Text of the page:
Comment Proposals to make it a criminal offence to possess cartoons depicting certain forms of child abuse are heading back to the House of Commons, and elsewhere in the UK and across the atlantic, it's becoming clear there is an appetite in certain quarters for a much wider clampdown on freedom of expression.
In the UK, debate on the cartoon law – ss49-55 of the Coroners and Justice Bill – took place a week ago. The bill, as it stands, would make it a criminal offence to possess (cartoon) pictures of children participating in sexual activities, or present whilst sexual activity took place. We did ask the Ministry for Justice whether this meant same frame, same page or even same story, but to date we have received no answer.
Shadow Minister for Justice Edward Garnier MP put forward what looked suspiciously like a wrecking amendment, proposing that the law focus on the publication or distribution of such material, rather than mere possession of it. As a QC, he is almost certainly aware that such actions may well already be covered by the Obscene Publications Act.
For the Lib Dems, Jenny Willott MP fought a valiant rearguard action against what she suspected were over-broad definitions of what constituted a child. In law, a child is anyone under 18: under the proposed law, if an image is ambiguous, it would be up to a jury to decide its "age".
She also asked for evidence that this law would actually decrease harm to children, rather than encourage paedophiles to switch back to real porn from the cartoon variety.
For the government, little ground was given by Maria Eagle MP, who sweepingly asserted that "child pornography is illegal in this country". Not quite. There are various laws governing indecent imagery, passed initially on the grounds of harm done to its victims: possibly this signals an intent that the police will follow up their hoped-for victory in the Girls Aloud obscenity trial – starting this week – by chasing down all stories with paedophile content on the net.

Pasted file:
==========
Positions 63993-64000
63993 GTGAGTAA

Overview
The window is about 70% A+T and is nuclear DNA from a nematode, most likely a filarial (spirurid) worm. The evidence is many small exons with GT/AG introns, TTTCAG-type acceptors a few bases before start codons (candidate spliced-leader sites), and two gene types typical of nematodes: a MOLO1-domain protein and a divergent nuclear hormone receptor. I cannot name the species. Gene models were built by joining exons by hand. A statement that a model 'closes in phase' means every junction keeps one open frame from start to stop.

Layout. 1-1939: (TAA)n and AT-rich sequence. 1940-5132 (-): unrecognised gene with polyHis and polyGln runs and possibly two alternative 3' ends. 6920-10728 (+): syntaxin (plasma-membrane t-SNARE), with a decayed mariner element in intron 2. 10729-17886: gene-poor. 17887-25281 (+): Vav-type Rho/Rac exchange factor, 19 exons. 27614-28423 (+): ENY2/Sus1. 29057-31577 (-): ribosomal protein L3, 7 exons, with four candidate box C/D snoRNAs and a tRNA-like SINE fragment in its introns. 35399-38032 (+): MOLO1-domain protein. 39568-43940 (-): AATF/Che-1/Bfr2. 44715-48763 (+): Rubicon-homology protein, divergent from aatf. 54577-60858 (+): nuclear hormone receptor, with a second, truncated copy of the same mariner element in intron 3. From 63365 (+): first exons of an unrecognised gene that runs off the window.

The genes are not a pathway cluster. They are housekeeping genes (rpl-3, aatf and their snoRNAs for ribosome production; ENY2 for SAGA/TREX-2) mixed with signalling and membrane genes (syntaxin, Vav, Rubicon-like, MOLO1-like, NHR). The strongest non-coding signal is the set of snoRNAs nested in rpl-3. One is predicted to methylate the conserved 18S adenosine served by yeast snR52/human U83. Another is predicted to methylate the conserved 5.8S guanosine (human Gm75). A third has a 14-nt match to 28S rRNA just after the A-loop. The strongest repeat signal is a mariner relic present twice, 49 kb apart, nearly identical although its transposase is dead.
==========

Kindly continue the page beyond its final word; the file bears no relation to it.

Meanwhile, Labour MP George Howarth provided an interesting insight in response to a question about someone scrawling some (obscene) lines on a piece of paper and throwing them away. He said: "If somebody is in the process of arousing themselves sexually by that process, it must be part of something. In a lot of cases, it will be part of something that will lead on to something else."
The Reg spoke to Geoff Brownstein of the US-based Comic Book Legal Defence Fund (CBLDF). He is broadly of the view that those bringing forward this type of legislation do so from good intentions. However, they do not understand the medium and "wind up criminalising whole categories of protected speech and do not protect any real people".
He added: "Child pornography is photographic evidence of a crime, and should be prosecuted to the fullest extent of the law to protect real children from being hurt. No real children are harmed in the creation and dissemination of art. Art can ask questions that raise awareness of juvenile sexual abuse, burgeoning adolescent sexuality, and other topics that are part of the human experience.
"Blanket prohibitions such as these US and UK laws serve to bury those questions, chill speech, and quash dialogue. More speech will protect more real people than less speech, which is why I believe these laws are well meant but woefully misguided."
This sentiment is echoed by the UK’s Comic Book Alliance. A spokesman for the CBA told the Reg: "It is clear that the originators of the Cartoon Bill have a particular highly offensive set of images in mind when they debate their proposals. But the proposals they have put forward will sweep up far more than the sort of imagery they intend to catch.
"In part this is due to a failure by government to consult with organisations that might have some interest in this issue – like the UK’s comic book publishing industry. Claims that no significant commercial interests would be harmed were based on absolutely zero research.”
A work that campaigners on both sides of the Atlantic agree is likely to be problematic is Lost Girls by Alan Moore, who is responsible for such mainstream works as Watchmen, The League of Extraordinary Gentlemen and V for Vendetta. Is such a creative genius also a child pornographer? Or is he, as CBLDF argue, "asking serious questions about sexuality"?
Author Neil Gaiman provides a broader perspective on the arguments involved here – but for him, the bottom line is clear. He writes: "If you accept - and I do - that freedom of speech is important, then you are going to have to defend the indefensible. That means you are going to be defending the right of people to read, or to write, or to say, what you don't say or like or want said."
The gulf between the two sides on this issue is clear. Is the social harm caused by what some regard as a massive infringement on free speech justified by any real reduction in actual harm? The debate continues. ®